For a place that takes pictures with what amounts to controlled bursts of lightning, the lab is quiet, almost hushed. Standing in the entrance to Oregon State University’s Electron Microscopy Facility (EMF), you might hear researchers’ soft voices as they discuss the best way to see pollen on a bee’s tongue or to look at a layer of molecules on a silicon wafer. You might be struck by the images on the walls and display screens — disc-shaped blood cells, elegant ocean plankton, flower-shaped nanocrystals.
The EMF is home to machines with names like Titan, Nova and Quanta, all built by FEI, a global scientific instrument company headquartered in Hillsboro, Oregon. In essence, this lab is the Hubble Telescope of the nanorealm. It reveals microorganisms associated with disease, biodiversity and pollination. It demonstrates human innovation at the molecular scale, the architecture of materials designed for industries that are just a gleam in a researcher’s eye.
The technology is a far cry from what you might have used in your high school biology lab. Researchers don’t peer at a sample through a microscope lens. They place it in a sealed chamber and sit at a computer. They direct the machine to shoot an electron beam at the sample through a tube that guides and focuses the beam with magnetic “lenses.” As the subatomic particles strike the sample, they knock other electrons off its surface. A detector captures these “secondary electrons,” and an image appears on a display screen in front of the scientist.
The EMF’s two staff members — Pete Eschbach, director, and Teresa Sawyer, instrument manager — assist scientists and train students to prepare their samples. Over the last four years, Eshbach says, the EMF has provided direct support for more than $100 million in Oregon State research projects. Its images and data underlie advances in solar energy, crop science, archaeology and human and animal health. Businesses use the facility to assure the quality of their products, and lawyers use it in disputes over pollution and patent rights.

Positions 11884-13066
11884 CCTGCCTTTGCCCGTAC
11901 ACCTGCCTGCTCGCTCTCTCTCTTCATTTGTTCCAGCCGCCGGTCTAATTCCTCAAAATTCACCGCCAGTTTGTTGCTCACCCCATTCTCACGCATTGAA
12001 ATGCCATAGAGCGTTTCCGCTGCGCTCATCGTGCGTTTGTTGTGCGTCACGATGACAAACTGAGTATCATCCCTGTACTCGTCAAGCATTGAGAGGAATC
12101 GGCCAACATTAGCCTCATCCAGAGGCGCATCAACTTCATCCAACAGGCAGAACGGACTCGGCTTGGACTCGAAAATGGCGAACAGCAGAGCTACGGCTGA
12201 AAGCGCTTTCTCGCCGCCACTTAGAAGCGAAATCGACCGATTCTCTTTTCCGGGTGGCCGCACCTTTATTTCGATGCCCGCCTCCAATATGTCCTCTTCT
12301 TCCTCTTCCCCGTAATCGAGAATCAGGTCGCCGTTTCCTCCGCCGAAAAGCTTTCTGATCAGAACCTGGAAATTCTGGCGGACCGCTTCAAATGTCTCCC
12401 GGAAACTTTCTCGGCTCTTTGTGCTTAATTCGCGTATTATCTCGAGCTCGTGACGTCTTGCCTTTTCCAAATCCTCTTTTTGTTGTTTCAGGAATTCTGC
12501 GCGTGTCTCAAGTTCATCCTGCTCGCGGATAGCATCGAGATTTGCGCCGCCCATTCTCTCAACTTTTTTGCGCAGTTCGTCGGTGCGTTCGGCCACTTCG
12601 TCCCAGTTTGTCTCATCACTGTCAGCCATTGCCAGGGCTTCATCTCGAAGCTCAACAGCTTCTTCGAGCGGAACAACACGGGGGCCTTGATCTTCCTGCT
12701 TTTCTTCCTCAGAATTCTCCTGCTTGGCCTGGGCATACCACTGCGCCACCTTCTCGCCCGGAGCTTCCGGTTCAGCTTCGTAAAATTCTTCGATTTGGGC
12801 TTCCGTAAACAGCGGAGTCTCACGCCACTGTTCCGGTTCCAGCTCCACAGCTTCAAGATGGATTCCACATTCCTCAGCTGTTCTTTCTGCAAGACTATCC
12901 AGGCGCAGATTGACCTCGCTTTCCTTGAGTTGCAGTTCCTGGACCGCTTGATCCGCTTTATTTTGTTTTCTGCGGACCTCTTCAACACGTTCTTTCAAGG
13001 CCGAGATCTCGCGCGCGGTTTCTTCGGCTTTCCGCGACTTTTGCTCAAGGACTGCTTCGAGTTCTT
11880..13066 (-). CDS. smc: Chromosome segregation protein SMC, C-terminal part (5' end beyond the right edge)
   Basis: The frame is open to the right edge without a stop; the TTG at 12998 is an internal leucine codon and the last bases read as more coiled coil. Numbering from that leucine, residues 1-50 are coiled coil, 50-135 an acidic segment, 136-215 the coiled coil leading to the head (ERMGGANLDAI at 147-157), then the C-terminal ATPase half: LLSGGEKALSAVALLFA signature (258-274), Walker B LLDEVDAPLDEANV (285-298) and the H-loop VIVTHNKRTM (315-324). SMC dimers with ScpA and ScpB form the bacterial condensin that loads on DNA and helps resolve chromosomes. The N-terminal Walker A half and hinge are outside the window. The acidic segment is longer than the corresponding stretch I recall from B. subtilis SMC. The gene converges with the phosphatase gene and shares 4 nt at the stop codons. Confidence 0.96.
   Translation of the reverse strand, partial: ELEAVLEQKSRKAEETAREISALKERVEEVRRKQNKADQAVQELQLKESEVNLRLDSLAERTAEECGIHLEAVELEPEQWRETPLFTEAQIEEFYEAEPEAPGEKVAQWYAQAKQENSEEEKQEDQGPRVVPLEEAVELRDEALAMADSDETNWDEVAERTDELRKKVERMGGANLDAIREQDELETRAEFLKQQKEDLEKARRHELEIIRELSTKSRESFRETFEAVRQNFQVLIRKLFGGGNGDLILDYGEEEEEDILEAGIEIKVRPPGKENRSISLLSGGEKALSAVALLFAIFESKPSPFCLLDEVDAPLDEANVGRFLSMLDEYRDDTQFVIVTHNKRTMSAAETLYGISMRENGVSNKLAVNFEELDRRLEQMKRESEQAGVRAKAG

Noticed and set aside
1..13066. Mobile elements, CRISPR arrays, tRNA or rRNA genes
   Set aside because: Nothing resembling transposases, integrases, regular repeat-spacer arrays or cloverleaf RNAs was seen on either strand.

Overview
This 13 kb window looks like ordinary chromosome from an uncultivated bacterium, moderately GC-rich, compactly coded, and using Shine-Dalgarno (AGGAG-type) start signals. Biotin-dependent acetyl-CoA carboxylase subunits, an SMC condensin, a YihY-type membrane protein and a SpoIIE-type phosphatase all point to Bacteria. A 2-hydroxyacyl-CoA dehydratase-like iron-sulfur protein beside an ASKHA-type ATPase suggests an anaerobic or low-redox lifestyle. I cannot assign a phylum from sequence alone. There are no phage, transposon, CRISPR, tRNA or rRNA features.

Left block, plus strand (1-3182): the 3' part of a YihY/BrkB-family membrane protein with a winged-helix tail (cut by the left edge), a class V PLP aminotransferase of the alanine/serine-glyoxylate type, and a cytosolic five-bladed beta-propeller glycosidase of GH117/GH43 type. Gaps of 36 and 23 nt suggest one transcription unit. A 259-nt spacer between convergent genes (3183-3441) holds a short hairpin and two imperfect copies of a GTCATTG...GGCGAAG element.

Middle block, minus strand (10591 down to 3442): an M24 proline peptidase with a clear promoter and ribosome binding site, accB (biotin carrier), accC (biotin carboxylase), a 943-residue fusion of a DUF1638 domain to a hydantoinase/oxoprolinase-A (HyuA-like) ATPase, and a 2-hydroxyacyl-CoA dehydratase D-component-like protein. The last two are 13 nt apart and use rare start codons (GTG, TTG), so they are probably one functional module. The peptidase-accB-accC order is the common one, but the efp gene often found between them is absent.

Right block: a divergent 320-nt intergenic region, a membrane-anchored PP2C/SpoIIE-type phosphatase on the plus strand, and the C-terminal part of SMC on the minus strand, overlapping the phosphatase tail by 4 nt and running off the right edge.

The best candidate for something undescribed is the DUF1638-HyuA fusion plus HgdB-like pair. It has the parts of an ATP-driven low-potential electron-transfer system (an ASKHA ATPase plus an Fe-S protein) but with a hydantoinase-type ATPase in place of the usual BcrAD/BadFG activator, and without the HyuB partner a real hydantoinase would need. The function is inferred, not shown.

Engineers bring in fiberglass strands, semiconductors layered with titanium-coated diatoms and piezoelectric materials, substances that change shape under the influence of an electric current. A researcher in OSU’s J.L. Fryer Salmon Disease Lab brings in a Willamette River carp that is covered in tumors, from skin to gills to throat. (The lab’s images identified the cause: an infectious parasite.)
The EMF’s two workhorses — the scanning electron microscope (SEM) and the transmission electron microscope (TEM) — differ in the power of their sample penetration. Both record the interaction of electrons with molecules, but the SEM looks at the surface, capturing images of shape and structure. The TEM dives deep for a look inside. Working with the TEM takes longer, says Eschbach, but can generate more information about composition and chemistry.
For Sawyer, the ability to generate an intimate view of materials and living things still inspires her. “It’s pretty amazing that you can get a picture with electrons,” she says. “When you hit something with electrons, they excite other electrons and you get an image. I think that’s absolutely cool.”
See examples of the images captured by Oregon State scientists.
Electron microscope images catch bees in the act.
Images reveal new plankton species.
Molecular function follows curious form.
Acidification has deadly impact on oyster growth.
Swiss needle cast disease retards growth in Douglas-fir trees.
Electron images reveal viruses at work.